Ever since the February 22nd, 2016 hail storm in Del Rio, Texas, in which one of my trucks was spontaneously morphed into a block of aged Swiss cheese, I've been a little more cautious about where I park my vehicles when we're expecting some bad weather.
I think the neighbors have caught on too...late nights when I randomly move my truck up on the lawn and park it under my pecan tree, the neighborhood starts coming out, one-by-one, moving their vehicles into strange places hoping to protect them from the next hail storm. One of my employees just drives his to the car-wash garage and waits out the storm. I guess if the weatherman does it, then he must know something.
While the fall season in Del Rio isn't nearly as active, atmospherically speaking, as the springtime, it certainly brings an increased chance of another hail storm. The hot summer months make the region too warm for hail, and the jet stream, which generally fuels dangerous storm outbreaks, is pushed much further north. But during the fall, winter sits on the horizon as the jet stream creeps further south and replaces the hot, humid temperatures of the summer with cool, crisp air from the north. The interaction between these two masses of air is what aids in the development of dangerous storms...which require cool air aloft and warm air near the earth's surface.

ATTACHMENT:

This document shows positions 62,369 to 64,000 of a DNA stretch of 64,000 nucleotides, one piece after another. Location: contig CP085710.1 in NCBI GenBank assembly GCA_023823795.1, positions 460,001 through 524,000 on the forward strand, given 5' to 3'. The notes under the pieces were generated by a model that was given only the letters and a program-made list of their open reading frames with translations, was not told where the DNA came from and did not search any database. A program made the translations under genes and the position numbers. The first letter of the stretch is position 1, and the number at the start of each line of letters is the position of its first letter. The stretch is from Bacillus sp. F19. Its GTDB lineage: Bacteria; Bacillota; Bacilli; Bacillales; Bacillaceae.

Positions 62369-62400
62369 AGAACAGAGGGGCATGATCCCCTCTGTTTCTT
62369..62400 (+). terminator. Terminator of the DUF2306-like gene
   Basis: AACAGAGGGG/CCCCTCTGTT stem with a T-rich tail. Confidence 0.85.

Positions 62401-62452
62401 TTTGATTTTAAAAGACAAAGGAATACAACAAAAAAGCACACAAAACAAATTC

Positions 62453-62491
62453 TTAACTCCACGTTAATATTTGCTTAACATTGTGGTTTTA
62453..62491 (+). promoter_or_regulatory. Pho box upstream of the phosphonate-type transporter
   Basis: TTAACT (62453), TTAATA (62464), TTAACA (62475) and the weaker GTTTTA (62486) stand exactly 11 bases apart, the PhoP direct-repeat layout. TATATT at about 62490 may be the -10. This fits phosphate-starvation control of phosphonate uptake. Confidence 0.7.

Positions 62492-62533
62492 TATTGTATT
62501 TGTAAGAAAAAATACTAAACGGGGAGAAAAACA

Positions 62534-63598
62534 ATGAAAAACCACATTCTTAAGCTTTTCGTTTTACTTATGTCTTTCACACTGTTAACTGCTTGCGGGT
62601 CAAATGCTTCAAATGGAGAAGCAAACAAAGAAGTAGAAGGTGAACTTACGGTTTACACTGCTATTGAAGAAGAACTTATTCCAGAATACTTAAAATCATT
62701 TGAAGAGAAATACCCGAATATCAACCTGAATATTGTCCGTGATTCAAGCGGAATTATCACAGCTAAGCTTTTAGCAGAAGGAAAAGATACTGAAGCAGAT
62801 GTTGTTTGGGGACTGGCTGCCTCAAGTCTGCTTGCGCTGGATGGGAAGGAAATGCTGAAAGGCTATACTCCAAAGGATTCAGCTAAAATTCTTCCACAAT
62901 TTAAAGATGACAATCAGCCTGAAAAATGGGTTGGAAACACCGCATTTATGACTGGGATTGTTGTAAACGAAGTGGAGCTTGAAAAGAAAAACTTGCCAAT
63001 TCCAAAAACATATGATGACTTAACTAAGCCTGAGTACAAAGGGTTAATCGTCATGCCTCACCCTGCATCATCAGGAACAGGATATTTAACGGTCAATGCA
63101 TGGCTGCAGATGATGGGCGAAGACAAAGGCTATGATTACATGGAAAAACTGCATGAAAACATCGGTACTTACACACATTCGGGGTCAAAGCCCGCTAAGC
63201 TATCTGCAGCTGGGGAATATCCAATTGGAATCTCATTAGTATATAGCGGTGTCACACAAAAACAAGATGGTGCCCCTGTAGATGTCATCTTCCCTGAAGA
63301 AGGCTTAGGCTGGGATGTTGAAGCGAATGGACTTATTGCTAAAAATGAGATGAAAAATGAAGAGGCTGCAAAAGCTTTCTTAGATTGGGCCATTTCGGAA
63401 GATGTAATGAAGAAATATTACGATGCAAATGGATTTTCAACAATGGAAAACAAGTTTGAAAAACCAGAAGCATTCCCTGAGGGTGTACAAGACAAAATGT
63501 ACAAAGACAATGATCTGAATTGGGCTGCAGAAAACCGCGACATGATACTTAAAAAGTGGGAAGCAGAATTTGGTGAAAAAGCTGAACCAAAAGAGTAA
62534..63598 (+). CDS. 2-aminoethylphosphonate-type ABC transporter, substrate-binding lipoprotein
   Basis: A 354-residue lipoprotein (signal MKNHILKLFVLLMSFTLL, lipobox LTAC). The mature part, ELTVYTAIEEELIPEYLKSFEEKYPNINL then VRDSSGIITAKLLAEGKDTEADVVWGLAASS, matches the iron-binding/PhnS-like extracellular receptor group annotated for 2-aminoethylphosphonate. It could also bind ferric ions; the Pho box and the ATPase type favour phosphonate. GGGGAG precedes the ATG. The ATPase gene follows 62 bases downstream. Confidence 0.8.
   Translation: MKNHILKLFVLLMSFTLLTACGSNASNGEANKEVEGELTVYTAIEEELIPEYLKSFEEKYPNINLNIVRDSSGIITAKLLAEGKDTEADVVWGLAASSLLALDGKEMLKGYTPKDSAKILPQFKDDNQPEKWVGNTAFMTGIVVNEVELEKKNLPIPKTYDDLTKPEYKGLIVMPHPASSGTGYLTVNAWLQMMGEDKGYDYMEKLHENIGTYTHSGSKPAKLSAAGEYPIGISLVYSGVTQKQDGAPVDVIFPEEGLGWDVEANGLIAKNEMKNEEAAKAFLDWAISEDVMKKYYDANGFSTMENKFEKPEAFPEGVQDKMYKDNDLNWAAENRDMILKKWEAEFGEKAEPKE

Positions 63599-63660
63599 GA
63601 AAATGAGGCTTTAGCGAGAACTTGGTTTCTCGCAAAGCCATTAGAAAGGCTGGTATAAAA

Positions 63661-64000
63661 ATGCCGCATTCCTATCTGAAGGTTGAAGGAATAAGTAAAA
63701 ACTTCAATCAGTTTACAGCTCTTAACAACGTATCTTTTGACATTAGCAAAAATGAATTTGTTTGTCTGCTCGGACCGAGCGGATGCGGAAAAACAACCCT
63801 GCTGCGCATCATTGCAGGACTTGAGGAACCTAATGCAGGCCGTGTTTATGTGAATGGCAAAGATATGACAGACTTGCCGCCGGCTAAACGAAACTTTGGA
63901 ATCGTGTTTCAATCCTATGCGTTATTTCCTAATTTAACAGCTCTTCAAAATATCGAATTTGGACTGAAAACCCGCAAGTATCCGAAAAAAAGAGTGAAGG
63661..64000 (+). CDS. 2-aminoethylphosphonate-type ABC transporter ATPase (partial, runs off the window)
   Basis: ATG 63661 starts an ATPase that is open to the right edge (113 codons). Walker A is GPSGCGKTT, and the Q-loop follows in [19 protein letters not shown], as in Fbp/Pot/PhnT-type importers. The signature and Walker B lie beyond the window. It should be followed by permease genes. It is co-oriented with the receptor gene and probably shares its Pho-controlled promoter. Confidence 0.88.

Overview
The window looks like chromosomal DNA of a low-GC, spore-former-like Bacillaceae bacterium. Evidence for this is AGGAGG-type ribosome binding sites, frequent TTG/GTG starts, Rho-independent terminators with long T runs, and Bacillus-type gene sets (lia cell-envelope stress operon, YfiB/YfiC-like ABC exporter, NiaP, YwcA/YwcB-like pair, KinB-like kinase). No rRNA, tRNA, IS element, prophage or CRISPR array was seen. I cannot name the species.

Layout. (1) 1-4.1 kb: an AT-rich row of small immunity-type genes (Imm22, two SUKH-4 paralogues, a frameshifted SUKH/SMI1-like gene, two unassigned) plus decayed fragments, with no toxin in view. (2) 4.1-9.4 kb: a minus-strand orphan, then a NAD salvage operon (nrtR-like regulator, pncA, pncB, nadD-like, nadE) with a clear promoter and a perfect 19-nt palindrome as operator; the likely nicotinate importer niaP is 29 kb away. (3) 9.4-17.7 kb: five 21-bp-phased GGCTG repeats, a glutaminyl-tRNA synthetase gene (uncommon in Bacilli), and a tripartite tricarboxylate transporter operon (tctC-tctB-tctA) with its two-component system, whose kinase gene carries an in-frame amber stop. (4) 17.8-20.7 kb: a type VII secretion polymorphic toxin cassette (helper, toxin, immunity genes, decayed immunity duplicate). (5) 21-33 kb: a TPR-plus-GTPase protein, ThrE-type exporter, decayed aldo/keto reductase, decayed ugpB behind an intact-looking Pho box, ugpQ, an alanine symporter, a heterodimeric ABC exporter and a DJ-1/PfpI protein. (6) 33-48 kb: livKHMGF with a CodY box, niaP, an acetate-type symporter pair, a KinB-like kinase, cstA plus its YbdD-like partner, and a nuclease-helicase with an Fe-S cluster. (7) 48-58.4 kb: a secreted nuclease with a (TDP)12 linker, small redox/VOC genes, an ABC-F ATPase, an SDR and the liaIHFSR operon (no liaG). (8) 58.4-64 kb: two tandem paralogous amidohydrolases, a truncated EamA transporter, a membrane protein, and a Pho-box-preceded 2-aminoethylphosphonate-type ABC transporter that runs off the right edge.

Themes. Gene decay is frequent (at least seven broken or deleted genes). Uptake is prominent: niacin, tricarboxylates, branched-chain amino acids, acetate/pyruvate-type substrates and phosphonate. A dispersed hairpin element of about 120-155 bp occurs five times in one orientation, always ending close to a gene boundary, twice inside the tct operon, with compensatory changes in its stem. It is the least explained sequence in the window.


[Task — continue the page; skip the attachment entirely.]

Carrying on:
There's usually a dangerous storm or two during the fall season through South-Central Texas. Heavy rain and flooding is the most deadly of these storms, looking back through historical records, and we've already had a couple of these the past few months. But yes, a hail storm - even a tornado - may be spotted on the Laughlin Air Force Base radar screen in and around the Del Rio & Acuña area this season.
If we're fortunate, I won't be parking my truck under any pecan tree this season, I'll reserve that for the springtime.
- Dan, the Weatherman
Dan Schreiber is an operational meteorologist, with experience